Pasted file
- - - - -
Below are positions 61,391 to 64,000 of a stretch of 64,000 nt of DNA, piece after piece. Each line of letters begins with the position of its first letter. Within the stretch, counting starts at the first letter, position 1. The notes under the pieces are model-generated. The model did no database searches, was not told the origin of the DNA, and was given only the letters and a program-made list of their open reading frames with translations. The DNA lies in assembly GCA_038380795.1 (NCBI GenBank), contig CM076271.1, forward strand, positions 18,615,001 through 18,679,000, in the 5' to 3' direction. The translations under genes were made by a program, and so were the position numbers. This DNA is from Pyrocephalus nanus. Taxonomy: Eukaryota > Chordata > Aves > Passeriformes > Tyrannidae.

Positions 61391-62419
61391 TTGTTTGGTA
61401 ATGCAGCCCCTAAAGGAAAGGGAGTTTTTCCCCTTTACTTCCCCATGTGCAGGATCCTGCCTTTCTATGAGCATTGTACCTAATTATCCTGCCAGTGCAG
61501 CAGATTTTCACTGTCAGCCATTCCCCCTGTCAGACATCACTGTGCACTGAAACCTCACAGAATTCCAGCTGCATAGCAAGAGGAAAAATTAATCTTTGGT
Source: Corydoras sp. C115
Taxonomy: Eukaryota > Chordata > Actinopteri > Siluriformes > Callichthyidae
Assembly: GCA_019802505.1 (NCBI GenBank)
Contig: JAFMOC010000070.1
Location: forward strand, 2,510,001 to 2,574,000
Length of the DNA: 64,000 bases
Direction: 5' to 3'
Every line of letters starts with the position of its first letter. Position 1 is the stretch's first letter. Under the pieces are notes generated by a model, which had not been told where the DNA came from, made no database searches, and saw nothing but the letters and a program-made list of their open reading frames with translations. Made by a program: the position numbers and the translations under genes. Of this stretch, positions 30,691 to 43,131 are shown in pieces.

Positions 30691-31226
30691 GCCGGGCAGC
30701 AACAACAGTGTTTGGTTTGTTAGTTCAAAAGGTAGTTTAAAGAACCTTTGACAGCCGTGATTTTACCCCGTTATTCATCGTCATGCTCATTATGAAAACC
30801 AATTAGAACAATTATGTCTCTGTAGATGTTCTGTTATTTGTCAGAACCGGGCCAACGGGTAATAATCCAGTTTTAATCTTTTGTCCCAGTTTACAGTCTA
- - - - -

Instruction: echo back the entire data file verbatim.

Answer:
Below are positions 61,391 to 64,000 of a stretch of 64,000 nt of DNA, piece after piece. Each line of letters begins with the position of its first letter. Within the stretch, counting starts at the first letter, position 1. The notes under the pieces are model-generated. The model did no database searches, was not told the origin of the DNA, and was given only the letters and a program-made list of their open reading frames with translations. The DNA lies in assembly GCA_038380795.1 (NCBI GenBank), contig CM076271.1, forward strand, positions 18,615,001 through 18,679,000, in the 5' to 3' direction. The translations under genes were made by a program, and so were the position numbers. This DNA is from Pyrocephalus nanus. Taxonomy: Eukaryota > Chordata > Aves > Passeriformes > Tyrannidae.

Positions 61391-62419
61391 TTGTTTGGTA
61401 ATGCAGCCCCTAAAGGAAAGGGAGTTTTTCCCCTTTACTTCCCCATGTGCAGGATCCTGCCTTTCTATGAGCATTGTACCTAATTATCCTGCCAGTGCAG
61501 CAGATTTTCACTGTCAGCCATTCCCCCTGTCAGACATCACTGTGCACTGAAACCTCACAGAATTCCAGCTGCATAGCAAGAGGAAAAATTAATCTTTGGT
Source: Corydoras sp. C115
Taxonomy: Eukaryota > Chordata > Actinopteri > Siluriformes > Callichthyidae
Assembly: GCA_019802505.1 (NCBI GenBank)
Contig: JAFMOC010000070.1
Location: forward strand, 2,510,001 to 2,574,000
Length of the DNA: 64,000 bases
Direction: 5' to 3'
Every line of letters starts with the position of its first letter. Position 1 is the stretch's first letter. Under the pieces are notes generated by a model, which had not been told where the DNA came from, made no database searches, and saw nothing but the letters and a program-made list of their open reading frames with translations. Made by a program: the position numbers and the translations under genes. Of this stretch, positions 30,691 to 43,131 are shown in pieces.

Positions 30691-31226
30691 GCCGGGCAGC
30701 AACAACAGTGTTTGGTTTGTTAGTTCAAAAGGTAGTTTAAAGAACCTTTGACAGCCGTGATTTTACCCCGTTATTCATCGTCATGCTCATTATGAAAACC
30801 AATTAGAACAATTATGTCTCTGTAGATGTTCTGTTATTTGTCAGAACCGGGCCAACGGGTAATAATCCAGTTTTAATCTTTTGTCCCAGTTTACAGTCTA